We must act on smog now

Jun. 25, 2003. The Toronto Star - EVA LIGETI

With more highways, more cars and more urban sprawl on the horizon, our right to breathe clean air is being fundamentally eroded

Breathing unsafe polluted air is becoming routine here in the Greater Toronto Area. But the consequences are far from routine — they're fatal.

In fact, the Ontario Medical Association estimates that 2,030 people will die from air pollution in Ontario this year alone. And many more thousands will crowd our emergency rooms. That's why Toronto hosts annual Smog Summits to engage all governments in the GTA in commitments for collective and individual action to reduce smog.

The GTA is on the A-list for many enviable categories in this country. But being at the top of the list as the smoggiest region in Canada is nothing to be proud of.

We may welcome the warmth of the last few days here in the GTA, but as soon as it gets hot, we get smog. To mark the first hot day of the summer last Sunday, residents in the GTA and across Ontario were treated to their first smog advisory of the season.

The province issues smog advisories for areas where the Air Quality Index reading is expected to exceed the "poor" threshold of 50.

On Monday, the AQI in Mississauga was 55. That same afternoon, the AQI was 49 in Burlington, 49 in Oakville, and 46 in Newmarket. High smog levels were similarly recorded across the province, with readings of 69 in the rural town of Merlin, 56 in St. Catharines, 54 in London, and 45 in Belleville.

Don't think that you can escape smog by fleeing to cottage country. On Monday afternoon, Parry Sound in the Muskokas recorded an AQI of 48 and Barrie weighed in at 46.

In Taking Stock 2000, the Commission on Environmental Co-operation reported that in continental North America, Ontario is the third most polluting jurisdiction, behind only Texas and Ohio.

The report also found that from 1998 to 2000, while air pollution from American industries decreased by 8 per cent, in Canada harmful emissions increased by 7 per cent.

With more highways, more cars and more urban sprawl on the horizon, our collective right to breathe clean air is being fundamentally eroded. The time to act is now.

A number of new studies document the insidious health effects of air pollution.

Research from Taiwan and Germany has shown that chemicals in vehicle exhaust lead to an increased risk of respiratory disorders in children living in heavy traffic areas. Youngsters living within 50 metres of roads where more than 33,000 vehicles passed by each day were almost twice as likely to suffer from asthma as other children.

Studies have connected air pollution, even at low levels, with increased heart disease.

An international research team has discovered that even small increases in urban air pollution can trigger an increased number of potentially fatal heart attacks in people with vulnerable arteries.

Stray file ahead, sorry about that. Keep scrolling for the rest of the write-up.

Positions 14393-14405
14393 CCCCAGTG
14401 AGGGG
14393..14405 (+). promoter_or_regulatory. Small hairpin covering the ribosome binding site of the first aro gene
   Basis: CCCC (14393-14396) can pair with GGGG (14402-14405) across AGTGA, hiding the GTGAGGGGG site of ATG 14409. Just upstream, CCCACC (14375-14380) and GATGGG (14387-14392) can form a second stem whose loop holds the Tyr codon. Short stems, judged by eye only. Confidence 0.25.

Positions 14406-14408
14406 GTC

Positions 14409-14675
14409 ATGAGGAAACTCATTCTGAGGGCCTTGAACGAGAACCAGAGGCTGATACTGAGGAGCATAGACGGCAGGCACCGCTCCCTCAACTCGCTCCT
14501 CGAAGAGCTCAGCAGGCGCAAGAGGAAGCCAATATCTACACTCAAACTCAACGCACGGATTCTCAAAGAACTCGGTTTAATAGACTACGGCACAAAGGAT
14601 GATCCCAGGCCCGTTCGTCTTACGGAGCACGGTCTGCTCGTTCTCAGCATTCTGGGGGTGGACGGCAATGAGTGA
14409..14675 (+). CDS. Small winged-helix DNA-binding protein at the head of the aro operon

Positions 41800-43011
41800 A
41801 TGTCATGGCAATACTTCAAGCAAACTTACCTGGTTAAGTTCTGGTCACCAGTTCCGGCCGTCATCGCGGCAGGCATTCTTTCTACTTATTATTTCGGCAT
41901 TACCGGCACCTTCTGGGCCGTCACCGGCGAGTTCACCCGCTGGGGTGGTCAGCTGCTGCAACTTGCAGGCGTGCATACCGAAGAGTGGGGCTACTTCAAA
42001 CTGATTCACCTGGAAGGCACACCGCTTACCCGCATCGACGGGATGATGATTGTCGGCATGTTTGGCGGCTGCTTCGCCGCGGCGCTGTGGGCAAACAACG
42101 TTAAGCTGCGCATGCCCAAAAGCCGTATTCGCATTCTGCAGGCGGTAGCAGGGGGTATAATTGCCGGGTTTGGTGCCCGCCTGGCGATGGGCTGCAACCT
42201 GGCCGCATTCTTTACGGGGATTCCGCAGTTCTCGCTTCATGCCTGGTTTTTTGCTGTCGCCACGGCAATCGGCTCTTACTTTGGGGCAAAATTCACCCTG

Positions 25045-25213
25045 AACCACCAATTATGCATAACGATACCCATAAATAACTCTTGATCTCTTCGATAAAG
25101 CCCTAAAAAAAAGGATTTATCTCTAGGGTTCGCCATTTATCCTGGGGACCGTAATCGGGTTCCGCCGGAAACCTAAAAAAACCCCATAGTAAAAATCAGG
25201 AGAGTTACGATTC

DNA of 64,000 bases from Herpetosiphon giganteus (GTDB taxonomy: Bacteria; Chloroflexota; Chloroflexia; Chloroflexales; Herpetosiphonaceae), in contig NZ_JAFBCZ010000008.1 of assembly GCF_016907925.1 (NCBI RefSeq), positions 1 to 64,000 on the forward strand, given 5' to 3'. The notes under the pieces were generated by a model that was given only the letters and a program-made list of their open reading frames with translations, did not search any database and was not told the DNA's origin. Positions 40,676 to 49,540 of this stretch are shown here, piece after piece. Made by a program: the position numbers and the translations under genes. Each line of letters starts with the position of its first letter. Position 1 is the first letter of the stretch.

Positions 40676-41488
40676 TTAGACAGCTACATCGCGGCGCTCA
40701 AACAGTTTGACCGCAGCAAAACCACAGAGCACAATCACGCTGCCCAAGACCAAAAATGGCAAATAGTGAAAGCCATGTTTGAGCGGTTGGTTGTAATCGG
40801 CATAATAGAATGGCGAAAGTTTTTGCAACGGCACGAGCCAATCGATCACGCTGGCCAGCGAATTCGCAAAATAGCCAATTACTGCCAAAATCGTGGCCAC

In a new twist, Italian scientists have found that traffic pollution may affect male fertility by damaging sperm quality in young and middle-aged men.

Scientists have long warned about the health effects of ground-level ozone. But research on fine particulate matter — PM 2.5 — is more recent. These particles get inhaled deep into the lungs and are linked to significant negative health effects. Airborne microscopic particles are generated from traffic, industrial pollution, outdoor fires and the burning of coal and fossil fuels.

At a previous Smog Summit, Ontario's environment minister announced that the province was improving its Air Quality Index — by including PM 2.5. Because of this change and because of the continued warming trend, we can expect more days when our air quality reaches the "poor" designation, with values of 50 or greater.

Toronto has recently analyzed existing hourly air pollution data for the city.

A new study by Toronto Public Health, Air Pollution And Physical Activity, notes the health benefits of physical activity, but warns against strenuous outdoor activity on smog alert days.

One of the joint actions being declared at this year's Smog Summit is the expansion of the work of this study: Teaching people who work with children at schools, summer camps, day cares and recreational facilities how to develop sound policies regarding physical activity on days with poor outdoor air quality.

According to the environment ministry, beginning next year, heavy-duty diesel trucks and buses on Ontario highways must meet the strictest exhaust emissions standards in North America. Queen's Park is proposing that the standards for all heavy-duty vehicles be tightened. And beginning in 2004, school buses will also have to meet the stricter standards, regardless of age.

If Canadian provinces fail to act, Ottawa is considering new authority that would give the federal government the ability to curb urban smog.

This new federal power would force Ontario to comply with a Canada-U.S. agreement known as the Ozone Annex, which limits emissions of ground-level ozone.

While the Ontario government has said that it is taking measures to curb emissions from its coal-fired power plants by no later than 2015, federal Environment Minister David Anderson has urged Ontario to advance this deadline in order to meet the Canada—U.S. agreed smog reductions by 2007.

We are taking action on air pollution. But we are not doing nearly enough.

We urgently need to reduce air pollution. We have a right to breathe cleaner air and deserve to be protected from the harmful effects of smog.


Eva Ligeti is executive director of the Clean Air Partnership. She was Ontario's first Environmental Commissioner. For information about Smog Summits visit http://www.smogsummit.org.

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